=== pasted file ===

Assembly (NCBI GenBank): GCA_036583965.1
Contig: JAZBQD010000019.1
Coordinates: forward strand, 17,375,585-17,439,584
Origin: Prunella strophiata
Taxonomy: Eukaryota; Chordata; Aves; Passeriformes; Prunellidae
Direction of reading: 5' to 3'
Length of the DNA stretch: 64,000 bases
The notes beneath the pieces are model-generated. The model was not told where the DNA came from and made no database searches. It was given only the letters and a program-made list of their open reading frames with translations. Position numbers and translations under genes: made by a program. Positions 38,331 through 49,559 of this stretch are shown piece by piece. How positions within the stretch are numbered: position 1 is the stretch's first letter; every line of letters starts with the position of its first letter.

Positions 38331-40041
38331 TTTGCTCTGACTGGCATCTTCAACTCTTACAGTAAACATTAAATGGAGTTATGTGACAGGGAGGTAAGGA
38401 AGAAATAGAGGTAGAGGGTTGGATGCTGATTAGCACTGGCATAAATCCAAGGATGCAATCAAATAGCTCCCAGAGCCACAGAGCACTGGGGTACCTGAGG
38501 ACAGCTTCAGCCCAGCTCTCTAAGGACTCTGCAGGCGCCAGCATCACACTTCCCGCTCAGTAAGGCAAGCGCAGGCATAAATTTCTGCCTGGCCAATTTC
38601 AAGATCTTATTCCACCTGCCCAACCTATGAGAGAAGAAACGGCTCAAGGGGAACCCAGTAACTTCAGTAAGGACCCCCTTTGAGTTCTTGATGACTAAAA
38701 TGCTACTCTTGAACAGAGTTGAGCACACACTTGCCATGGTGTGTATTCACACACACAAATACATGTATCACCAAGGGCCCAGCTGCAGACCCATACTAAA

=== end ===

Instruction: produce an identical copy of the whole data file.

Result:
Assembly (NCBI GenBank): GCA_036583965.1
Contig: JAZBQD010000019.1
Coordinates: forward strand, 17,375,585-17,439,584
Origin: Prunella strophiata
Taxonomy: Eukaryota; Chordata; Aves; Passeriformes; Prunellidae
Direction of reading: 5' to 3'
Length of the DNA stretch: 64,000 bases
The notes beneath the pieces are model-generated. The model was not told where the DNA came from and made no database searches. It was given only the letters and a program-made list of their open reading frames with translations. Position numbers and translations under genes: made by a program. Positions 38,331 through 49,559 of this stretch are shown piece by piece. How positions within the stretch are numbered: position 1 is the stretch's first letter; every line of letters starts with the position of its first letter.

Positions 38331-40041
38331 TTTGCTCTGACTGGCATCTTCAACTCTTACAGTAAACATTAAATGGAGTTATGTGACAGGGAGGTAAGGA
38401 AGAAATAGAGGTAGAGGGTTGGATGCTGATTAGCACTGGCATAAATCCAAGGATGCAATCAAATAGCTCCCAGAGCCACAGAGCACTGGGGTACCTGAGG
38501 ACAGCTTCAGCCCAGCTCTCTAAGGACTCTGCAGGCGCCAGCATCACACTTCCCGCTCAGTAAGGCAAGCGCAGGCATAAATTTCTGCCTGGCCAATTTC
38601 AAGATCTTATTCCACCTGCCCAACCTATGAGAGAAGAAACGGCTCAAGGGGAACCCAGTAACTTCAGTAAGGACCCCCTTTGAGTTCTTGATGACTAAAA
38701 TGCTACTCTTGAACAGAGTTGAGCACACACTTGCCATGGTGTGTATTCACACACACAAATACATGTATCACCAAGGGCCCAGCTGCAGACCCATACTAAA